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PG&E Net Metering Explained

Updated: Mar 9

 

PG&E power meter PG&E power meter

 

Do you know how PG&E net Metering works? If you are planning to go solar or you have already gone solar, you most likely have a number of questions about PG&E net metering.

 

Understanding how this smart net metering works will allow you to know the amount of energy your rooftop solar generate, how much you utilize, how much you give as surplus to the electricity grid, and most importantly, how much you pay for it.

 

In this article, we provide answers to frequently asked questions and show you how to go about these issues.

 

How does Net metering Work?

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The net metering is a solar incentive that encourages you to store surplus energy from your home in the electric grid. When your solar panels produce more energy that surpasses your home requirement, the excess energy is relayed to the grid. When your solar under-produces energy, especially during the night and winter, you get the chance to cover your energy needs from the grid.

 

Net meters come in handy at measuring the amount of electricity you supply to the PGE and how much you utilize from the grid. As such, the units of power you use from the grid are often offset by the excess power you supply them from your solar. At the end of the month, you are only required to pay for taxes, basic services, and other adjustments that are not related to the amount of power you use.

 

Credit for Extra Generation

The excess electricity transmitted to the grid from your solar system is credited to your PG&E account where it continues to accumulate for future use.

 

This means that the accumulated credits that you transmit during hot summer months can be drawn and used during the cloudy and cold winters when your solar electricity production does not meet our home power demands.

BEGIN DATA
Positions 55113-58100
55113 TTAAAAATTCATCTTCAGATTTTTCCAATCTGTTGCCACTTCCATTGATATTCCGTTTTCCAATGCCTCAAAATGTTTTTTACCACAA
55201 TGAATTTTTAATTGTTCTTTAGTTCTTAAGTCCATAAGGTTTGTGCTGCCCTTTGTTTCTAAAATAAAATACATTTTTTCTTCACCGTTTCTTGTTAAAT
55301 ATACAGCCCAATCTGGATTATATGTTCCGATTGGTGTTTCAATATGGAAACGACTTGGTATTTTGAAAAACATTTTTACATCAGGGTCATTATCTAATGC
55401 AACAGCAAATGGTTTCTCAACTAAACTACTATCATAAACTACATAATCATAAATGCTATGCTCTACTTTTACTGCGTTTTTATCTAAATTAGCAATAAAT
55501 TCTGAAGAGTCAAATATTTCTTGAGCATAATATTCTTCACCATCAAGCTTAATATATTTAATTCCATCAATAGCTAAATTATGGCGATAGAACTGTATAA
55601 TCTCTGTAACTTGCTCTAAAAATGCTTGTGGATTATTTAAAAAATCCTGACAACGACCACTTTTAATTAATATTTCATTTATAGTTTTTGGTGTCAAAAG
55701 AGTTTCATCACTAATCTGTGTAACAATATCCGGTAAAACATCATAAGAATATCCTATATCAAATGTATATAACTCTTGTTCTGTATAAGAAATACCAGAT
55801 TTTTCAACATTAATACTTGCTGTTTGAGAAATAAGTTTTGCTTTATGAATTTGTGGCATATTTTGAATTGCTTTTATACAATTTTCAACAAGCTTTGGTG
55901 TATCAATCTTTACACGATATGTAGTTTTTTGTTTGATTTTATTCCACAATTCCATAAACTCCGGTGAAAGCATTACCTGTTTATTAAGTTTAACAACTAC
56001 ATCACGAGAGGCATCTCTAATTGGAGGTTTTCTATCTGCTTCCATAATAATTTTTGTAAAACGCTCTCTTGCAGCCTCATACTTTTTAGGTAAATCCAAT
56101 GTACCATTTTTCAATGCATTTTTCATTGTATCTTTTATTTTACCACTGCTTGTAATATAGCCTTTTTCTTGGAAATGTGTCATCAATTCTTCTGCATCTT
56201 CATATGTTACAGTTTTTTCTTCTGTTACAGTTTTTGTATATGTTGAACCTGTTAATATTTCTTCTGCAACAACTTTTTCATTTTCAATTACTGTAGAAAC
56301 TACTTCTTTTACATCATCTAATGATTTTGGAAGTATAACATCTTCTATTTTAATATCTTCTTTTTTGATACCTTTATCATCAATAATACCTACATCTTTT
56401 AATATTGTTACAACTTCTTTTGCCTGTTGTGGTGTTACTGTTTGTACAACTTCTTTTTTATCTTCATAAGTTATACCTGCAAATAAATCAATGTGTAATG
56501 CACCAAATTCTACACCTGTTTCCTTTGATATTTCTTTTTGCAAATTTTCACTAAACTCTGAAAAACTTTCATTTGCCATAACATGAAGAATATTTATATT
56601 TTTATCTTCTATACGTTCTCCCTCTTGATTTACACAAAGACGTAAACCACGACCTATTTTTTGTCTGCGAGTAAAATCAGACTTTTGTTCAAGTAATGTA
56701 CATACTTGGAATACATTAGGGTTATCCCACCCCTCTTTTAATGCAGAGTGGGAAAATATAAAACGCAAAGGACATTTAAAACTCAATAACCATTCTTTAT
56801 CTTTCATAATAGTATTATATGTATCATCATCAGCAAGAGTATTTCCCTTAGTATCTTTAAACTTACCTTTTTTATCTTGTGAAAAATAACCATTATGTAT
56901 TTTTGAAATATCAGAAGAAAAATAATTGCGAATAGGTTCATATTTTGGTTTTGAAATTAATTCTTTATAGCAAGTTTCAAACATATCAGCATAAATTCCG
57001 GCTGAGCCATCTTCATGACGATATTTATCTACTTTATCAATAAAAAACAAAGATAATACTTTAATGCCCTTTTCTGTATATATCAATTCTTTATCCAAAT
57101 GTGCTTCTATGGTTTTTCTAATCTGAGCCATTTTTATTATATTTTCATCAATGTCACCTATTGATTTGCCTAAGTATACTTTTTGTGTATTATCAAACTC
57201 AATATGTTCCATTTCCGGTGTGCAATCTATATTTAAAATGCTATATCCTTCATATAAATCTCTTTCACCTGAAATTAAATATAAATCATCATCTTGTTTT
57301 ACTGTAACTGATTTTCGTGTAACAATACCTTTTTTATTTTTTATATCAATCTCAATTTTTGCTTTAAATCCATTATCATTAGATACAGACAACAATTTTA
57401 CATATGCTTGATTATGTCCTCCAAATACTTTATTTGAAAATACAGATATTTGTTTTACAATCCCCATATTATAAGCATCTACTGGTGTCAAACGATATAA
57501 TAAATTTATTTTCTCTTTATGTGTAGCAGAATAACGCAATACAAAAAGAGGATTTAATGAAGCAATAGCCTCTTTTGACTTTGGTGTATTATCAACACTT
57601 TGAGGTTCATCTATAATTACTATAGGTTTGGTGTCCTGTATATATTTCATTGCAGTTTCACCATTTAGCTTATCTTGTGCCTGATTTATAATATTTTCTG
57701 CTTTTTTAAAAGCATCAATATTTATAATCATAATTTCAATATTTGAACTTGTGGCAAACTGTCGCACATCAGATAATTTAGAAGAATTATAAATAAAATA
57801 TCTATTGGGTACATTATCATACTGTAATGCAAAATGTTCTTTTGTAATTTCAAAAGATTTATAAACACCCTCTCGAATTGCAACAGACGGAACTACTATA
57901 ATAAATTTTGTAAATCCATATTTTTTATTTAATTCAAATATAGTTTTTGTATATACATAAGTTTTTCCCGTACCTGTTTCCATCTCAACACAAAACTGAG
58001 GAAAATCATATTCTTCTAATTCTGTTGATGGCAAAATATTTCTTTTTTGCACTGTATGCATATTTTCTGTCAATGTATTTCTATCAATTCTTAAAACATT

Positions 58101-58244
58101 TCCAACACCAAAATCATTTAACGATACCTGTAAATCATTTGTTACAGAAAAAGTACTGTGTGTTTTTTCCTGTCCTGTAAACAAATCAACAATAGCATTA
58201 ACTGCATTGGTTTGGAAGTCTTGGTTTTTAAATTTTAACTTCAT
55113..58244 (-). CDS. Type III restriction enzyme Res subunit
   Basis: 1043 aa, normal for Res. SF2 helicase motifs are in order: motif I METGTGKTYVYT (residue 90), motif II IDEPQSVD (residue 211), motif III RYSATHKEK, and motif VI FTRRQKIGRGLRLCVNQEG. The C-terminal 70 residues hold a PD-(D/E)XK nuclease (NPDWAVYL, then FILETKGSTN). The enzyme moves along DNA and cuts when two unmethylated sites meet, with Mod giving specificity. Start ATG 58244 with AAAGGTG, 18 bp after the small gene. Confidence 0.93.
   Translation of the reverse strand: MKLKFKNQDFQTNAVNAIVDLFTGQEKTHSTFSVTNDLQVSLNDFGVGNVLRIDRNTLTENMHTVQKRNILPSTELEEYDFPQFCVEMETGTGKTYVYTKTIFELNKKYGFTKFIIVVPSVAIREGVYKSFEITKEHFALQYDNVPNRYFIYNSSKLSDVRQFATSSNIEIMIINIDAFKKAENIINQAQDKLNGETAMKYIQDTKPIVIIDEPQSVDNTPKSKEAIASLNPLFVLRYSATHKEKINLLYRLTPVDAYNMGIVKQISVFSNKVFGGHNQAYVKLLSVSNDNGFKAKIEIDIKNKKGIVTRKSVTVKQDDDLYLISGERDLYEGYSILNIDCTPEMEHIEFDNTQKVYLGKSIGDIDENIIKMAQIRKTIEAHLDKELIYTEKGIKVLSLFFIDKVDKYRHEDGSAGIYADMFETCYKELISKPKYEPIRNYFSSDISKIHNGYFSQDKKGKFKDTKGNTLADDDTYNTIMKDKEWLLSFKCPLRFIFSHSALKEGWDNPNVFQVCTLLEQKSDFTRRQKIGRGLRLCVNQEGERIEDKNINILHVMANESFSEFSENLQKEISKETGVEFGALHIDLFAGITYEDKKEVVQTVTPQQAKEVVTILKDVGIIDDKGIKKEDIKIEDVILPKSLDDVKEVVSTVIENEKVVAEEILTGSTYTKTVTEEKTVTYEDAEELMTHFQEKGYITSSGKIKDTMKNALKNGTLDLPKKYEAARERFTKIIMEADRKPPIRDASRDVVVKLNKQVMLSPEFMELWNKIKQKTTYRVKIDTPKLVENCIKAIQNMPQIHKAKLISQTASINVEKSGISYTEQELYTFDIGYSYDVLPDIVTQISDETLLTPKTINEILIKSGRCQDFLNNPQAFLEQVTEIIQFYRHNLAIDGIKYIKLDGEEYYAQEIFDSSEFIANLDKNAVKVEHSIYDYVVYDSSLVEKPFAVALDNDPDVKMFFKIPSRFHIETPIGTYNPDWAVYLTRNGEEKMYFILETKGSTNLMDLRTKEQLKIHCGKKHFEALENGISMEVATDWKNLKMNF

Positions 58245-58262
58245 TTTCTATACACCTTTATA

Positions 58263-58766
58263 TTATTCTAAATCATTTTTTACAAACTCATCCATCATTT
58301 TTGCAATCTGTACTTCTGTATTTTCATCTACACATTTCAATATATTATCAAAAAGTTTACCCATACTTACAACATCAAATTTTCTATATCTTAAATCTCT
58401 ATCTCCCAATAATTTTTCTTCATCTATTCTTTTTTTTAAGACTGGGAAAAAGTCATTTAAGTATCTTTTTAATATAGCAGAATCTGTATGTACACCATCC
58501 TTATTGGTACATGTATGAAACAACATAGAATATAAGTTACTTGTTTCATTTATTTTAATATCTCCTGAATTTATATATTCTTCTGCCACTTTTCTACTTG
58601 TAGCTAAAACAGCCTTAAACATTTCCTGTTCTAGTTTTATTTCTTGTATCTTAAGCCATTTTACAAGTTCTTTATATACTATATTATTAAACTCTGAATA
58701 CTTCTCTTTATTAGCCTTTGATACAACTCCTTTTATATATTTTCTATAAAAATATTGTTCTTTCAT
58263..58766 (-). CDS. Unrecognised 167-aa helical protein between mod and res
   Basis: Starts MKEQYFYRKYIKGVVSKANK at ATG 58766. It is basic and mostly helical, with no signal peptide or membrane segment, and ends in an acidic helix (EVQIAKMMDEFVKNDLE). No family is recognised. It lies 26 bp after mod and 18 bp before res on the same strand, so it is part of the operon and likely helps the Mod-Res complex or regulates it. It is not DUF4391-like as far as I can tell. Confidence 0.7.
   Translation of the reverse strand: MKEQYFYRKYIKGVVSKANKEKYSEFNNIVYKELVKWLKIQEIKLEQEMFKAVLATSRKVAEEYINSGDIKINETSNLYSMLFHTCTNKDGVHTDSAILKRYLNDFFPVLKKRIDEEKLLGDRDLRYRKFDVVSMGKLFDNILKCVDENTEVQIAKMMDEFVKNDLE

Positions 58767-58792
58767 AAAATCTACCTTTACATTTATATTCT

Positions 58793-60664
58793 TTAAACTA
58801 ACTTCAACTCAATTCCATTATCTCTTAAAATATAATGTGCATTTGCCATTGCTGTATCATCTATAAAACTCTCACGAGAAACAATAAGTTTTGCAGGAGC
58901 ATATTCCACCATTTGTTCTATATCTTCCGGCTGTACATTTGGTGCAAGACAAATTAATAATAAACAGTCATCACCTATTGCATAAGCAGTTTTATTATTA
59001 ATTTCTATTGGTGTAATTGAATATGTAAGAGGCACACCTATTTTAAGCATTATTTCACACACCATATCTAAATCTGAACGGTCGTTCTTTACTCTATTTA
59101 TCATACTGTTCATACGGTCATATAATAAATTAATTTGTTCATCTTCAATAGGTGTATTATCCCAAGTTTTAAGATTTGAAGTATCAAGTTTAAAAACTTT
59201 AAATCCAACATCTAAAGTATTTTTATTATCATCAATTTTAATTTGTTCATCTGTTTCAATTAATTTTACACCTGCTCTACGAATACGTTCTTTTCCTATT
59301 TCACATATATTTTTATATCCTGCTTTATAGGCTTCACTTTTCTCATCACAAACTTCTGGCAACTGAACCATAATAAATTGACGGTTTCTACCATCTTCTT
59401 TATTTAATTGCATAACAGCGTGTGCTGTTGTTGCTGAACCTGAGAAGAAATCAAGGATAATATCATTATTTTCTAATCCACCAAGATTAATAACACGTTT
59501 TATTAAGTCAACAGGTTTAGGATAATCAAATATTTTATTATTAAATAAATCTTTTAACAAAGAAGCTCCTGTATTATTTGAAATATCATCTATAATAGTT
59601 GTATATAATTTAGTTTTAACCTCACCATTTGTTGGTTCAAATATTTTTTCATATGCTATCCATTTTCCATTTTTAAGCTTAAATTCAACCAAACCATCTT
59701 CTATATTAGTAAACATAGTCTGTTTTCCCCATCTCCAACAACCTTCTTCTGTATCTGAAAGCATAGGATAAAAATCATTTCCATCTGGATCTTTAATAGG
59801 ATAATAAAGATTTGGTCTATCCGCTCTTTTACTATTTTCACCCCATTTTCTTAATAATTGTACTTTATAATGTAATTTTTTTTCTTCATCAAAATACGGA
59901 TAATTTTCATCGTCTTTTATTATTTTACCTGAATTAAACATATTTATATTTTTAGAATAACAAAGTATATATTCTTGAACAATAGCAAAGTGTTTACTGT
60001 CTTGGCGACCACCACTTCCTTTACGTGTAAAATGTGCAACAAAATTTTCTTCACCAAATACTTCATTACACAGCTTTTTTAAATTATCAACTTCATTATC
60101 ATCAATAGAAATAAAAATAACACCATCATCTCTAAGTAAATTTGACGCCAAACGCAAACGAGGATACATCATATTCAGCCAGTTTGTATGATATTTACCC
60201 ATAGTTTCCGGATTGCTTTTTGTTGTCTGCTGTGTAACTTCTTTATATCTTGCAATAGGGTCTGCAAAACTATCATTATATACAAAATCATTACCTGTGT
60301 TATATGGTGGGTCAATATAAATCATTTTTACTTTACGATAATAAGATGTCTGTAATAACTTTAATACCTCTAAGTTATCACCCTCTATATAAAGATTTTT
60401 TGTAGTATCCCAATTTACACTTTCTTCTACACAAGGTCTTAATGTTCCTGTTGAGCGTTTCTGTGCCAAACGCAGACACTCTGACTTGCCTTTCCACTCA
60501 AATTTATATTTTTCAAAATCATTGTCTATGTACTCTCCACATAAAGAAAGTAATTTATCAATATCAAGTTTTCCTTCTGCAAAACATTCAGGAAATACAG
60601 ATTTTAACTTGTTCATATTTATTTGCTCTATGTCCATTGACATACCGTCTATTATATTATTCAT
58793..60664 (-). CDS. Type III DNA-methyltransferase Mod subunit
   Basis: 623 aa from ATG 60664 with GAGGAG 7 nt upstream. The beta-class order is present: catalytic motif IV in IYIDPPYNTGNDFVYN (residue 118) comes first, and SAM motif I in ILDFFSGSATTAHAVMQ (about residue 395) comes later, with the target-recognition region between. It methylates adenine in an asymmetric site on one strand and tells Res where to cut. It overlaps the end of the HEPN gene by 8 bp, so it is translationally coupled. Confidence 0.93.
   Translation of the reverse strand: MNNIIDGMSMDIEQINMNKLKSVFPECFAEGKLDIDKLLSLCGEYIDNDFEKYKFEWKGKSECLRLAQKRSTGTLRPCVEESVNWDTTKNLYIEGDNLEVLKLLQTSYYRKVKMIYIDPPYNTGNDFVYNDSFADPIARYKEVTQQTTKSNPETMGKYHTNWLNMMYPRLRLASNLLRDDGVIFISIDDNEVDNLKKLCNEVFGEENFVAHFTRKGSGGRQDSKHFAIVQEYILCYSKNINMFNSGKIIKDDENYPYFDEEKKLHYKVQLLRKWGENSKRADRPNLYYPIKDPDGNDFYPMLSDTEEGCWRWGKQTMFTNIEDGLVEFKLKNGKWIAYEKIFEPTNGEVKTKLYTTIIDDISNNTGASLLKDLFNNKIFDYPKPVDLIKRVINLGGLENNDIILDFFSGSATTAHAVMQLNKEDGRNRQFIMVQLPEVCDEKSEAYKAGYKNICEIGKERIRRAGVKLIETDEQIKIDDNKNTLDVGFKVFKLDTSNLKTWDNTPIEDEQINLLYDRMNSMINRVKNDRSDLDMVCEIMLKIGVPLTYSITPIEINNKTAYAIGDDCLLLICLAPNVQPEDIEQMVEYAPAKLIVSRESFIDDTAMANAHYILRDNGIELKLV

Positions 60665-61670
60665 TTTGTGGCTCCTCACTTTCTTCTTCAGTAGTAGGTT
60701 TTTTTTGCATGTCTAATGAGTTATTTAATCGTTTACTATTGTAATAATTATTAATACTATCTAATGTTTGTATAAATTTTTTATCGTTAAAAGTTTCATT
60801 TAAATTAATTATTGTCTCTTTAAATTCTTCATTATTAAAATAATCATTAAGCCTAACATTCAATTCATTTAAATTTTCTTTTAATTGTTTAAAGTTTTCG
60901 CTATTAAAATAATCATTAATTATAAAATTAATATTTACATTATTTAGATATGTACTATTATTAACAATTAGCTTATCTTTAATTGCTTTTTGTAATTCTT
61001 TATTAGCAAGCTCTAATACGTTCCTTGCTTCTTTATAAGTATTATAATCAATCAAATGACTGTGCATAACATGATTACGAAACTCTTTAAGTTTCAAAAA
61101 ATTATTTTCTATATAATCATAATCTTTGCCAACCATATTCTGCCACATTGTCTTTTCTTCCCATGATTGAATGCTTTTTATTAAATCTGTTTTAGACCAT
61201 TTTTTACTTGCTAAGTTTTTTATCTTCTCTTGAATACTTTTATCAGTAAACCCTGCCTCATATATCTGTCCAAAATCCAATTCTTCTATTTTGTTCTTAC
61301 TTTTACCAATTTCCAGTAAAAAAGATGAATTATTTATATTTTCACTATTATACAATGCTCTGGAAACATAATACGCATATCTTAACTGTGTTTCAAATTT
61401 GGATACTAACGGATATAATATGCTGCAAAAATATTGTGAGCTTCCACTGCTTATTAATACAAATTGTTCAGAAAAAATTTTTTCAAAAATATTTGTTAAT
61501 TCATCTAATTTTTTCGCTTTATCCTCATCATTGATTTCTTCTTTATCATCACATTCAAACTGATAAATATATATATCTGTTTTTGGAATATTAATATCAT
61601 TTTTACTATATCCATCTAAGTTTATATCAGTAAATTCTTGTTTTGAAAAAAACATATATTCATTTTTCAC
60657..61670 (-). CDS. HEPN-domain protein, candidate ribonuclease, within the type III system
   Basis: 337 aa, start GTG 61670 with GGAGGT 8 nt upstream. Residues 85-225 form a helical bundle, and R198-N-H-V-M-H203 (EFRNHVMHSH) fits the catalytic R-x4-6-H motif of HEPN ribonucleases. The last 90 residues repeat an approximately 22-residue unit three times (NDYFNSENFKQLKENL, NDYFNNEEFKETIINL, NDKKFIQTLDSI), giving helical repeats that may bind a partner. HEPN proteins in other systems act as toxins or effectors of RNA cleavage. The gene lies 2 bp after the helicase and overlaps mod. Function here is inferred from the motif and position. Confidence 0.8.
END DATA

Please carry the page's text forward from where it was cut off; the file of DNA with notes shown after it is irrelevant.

What are the PG&E's rates and prices for net metering?

clock with coins stacking up showing cost of electricityclock with coins stacking up showing cost of electricity

 

Payments for extra energy are dependent on state legislation. In California, it is priced at $0.03 to $0.04 per kilowatt hour. However, there are two types of compensation to customers.

 

You can opt for a tiered rate plan where your kilowatt cost remains on the lowest priced tier until you attain your baseline allowance. The current season and where you live will determine your baseline allowance. Once your energy credits pass the baseline allowance limit, the price per kWh will also increases.

 

The second compensation is time-of-use plans. In this plan, energy is charged based on the time of use. While energy becomes expensive during high demand hours like in the evening, it is also lowest during off-peak hours. New solar customers automatically get enrolled under this plan. Equally, the energy you transmit to the grid at peak hours will also be of more value. Here are the peak and off-peak hours:

  • 7 am to 2pm: 22.282 $ per kWh partial-peak

  • 2 pm to 9 pm: 42.464 $ per kWh –peak

  • 9 pm to 11 pm: 22.282 $ per kWh – partial-peak

  • 11 pm to 7 am 9.746 $ per kWh off-peak

 

My solar panel is generating power but the meter is rolling backward and NEM is yet to activate it. What happens to the extra power I produce?

Once you turn on your solar panel system, you will enjoy using the generated power. The surplus power is relayed to the grid to power the neighboring homesteads and businesses. You, however, will not earn any credit for the extra power generated since the NEM is not activated to capture your credits for extra energy generated.

 

How can I know When NEM is activated?

Typically, PG&E sends you a ''Permission to Operate'' notification for your solar system that activates NEM. Alternatively, you can contact PG&E for an update.

 

What is the PG&E's Net Metering cap?

The net metering cap of the PG&E is set at 1 megawatt. However, the aggregate capacity cap is 5 percent of the utility's aggregate client peak demand. These limits cut across PG&E, San Diego Gas & Electric, as well as Southern California Edison.

 

Does PG&E offer other solar incentives?